DELXORONE - Editorial


Contest: Division 1
Contest: Division 2
Contest: Division 3
Contest: Division 4

Author & Editorialist: Nishank Suresh
Testers: Takuki Kurokawa, Utkarsh Gupta




Frequency arrays


Given an array A, find the minimum number of elements that need to be deleted from it so that the pairwise xor of any two elements in the resulting array is \leq 1.


For each 0 \leq x \leq N, let freq(x) denote the frequency of x in A, i.e, the number of times it occurs. We’ll use this later.

First, let’s find out what the final array can look like.
Suppose it contains two elements x and y. Then, the condition tells us that either x\oplus y = 0 or x\oplus y = 1.

  • If x\oplus y = 0, then the only possibility is that y = x.
  • If x\oplus y = 1, then the only possibility is that y = x \oplus 1.

So, if the final array contains x, the only elements it can contain are x and x\oplus 1.

Suppose we fix x. Then, our only option is to delete every element that is not x or x\oplus 1.
Recall the frequency array we initially constructed: it tells us that the number of such elements is exactly N - freq(x) - freq(x\oplus 1).

The final answer is hence simply the minimum value of (N - freq(x) - freq(x\oplus 1)) across all 0 \leq x \leq N, which can be easily found by just iterating across x once freq has been precomputed.


\mathcal{O}(N) per test case.


Setter's code (C++)
#include "bits/stdc++.h"
// #pragma GCC optimize("O3,unroll-loops")
// #pragma GCC target("avx2,bmi,bmi2,lzcnt,popcnt")
using namespace std;
using ll = long long int;
mt19937_64 rng(chrono::high_resolution_clock::now().time_since_epoch().count());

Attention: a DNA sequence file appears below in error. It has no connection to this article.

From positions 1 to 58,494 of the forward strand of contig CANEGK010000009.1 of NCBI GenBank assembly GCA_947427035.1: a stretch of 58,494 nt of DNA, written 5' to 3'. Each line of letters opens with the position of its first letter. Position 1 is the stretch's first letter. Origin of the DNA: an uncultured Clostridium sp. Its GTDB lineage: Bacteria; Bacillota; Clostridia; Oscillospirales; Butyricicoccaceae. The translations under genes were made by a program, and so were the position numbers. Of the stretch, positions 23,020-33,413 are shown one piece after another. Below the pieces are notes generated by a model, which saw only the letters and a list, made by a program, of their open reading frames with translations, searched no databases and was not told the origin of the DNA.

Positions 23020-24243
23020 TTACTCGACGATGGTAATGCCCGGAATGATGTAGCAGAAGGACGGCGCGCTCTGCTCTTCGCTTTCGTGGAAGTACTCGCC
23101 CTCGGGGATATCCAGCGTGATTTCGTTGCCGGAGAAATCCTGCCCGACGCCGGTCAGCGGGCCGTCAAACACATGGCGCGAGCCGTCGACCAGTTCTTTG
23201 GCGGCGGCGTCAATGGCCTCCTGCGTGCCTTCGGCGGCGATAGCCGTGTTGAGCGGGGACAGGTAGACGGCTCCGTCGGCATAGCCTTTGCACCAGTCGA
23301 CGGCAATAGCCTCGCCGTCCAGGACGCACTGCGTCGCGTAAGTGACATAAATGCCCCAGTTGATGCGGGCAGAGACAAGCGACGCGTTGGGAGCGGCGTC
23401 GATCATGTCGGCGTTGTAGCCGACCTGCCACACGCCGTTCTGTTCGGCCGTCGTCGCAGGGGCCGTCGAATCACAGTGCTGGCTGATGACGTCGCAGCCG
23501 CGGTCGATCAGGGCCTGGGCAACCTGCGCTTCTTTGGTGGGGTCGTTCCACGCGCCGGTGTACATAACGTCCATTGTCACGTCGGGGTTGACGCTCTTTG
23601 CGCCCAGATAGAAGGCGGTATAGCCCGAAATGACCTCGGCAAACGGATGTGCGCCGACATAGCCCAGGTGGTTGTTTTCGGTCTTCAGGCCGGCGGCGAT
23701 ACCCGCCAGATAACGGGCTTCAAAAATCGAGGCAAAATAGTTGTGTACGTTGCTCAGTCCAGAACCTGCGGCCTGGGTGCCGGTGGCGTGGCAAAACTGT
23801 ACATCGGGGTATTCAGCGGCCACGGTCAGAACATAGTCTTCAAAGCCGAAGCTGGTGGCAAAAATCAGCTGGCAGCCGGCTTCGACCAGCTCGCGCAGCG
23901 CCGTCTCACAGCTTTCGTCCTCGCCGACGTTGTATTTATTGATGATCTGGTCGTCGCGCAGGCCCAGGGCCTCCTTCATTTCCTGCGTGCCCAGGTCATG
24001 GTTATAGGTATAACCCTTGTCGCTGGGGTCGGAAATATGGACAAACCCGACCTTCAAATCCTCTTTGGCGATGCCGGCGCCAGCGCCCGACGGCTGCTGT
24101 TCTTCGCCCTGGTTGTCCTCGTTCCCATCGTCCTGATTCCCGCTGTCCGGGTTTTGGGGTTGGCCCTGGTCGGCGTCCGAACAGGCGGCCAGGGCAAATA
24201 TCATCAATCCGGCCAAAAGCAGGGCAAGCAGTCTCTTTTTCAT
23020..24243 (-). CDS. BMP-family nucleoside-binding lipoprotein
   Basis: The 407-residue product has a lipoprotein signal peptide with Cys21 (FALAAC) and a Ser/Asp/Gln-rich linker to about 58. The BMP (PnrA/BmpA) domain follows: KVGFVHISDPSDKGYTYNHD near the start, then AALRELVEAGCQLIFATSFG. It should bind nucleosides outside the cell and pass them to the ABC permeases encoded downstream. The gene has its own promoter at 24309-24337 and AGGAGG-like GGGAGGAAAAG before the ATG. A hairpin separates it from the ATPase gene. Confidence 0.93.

int main()
	ios::sync_with_stdio(false); cin.tie(0);

	int t; cin >> t;
	while (t--) {
		int n; cin >> n;
		vector<int> freq(n+10);
		for (int i = 0; i < n; ++i) {
			int x; cin >> x;
		int ans = n - 1;
		for (int i = 0; i <= n; ++i) {
			ans = min(ans, n - freq[i] - freq[i^1]);
		cout << ans << '\n';

This problem can also be solved by this approach.

For any two numbers x and y we must have xor(x, y) <=1, so we can say their binary representations excluding the 0th bit will be the same i.e.
(x >> 1) = (y >> 1).
So we can just find the minimum of n - cnt[x >> 1] for all distinct x present in the array.

The problem can even be generalized for pair xor lesser than (1 << k) , in that case ans will be min(n - cnt[val >> k]) for all vals present.

In case maximum pair xor is not a power of 2 then problem will get interesting and require further more thinking to solve.


I concluded that the numbers B1 xor B2 <= 1 means they should differ by 1 bit and jumped into writing code but I did not consider that they should differ by only last position bit

#include <iostream>
#include <map>
#include <bits/stdc++.h>

using namespace std;

int main() {
	// your code goes here
	int t;
	cin >> t;
	while (t--) {
	    int N;
	    cin >> N;
	    int arr[N];
	    map<int, int> mp;
	    for (int i = 0; i < N; i++) {
	        int el;
	        cin >> el;
	        arr[i] = el;
	    int res = N;
	    for (auto const& [key, val] : mp){
	        int num = key ^ 1;
	        if (mp.find(num) != mp.end()) {
	            res = min(res, N - (mp[key] + mp[num]));
	        } else {
	            res = min(res, N - mp[key]);
	    cout << res << endl;
	return 0;

I have a better approach which is quite simple two numbers xor will always be 0 or 1 only if the first number is even and the second number is even+1.
For example (2,3) and (4,5) and (6,7) this is the only possibility if we are trying to find two numbers.
Solution link for this approach - Solution

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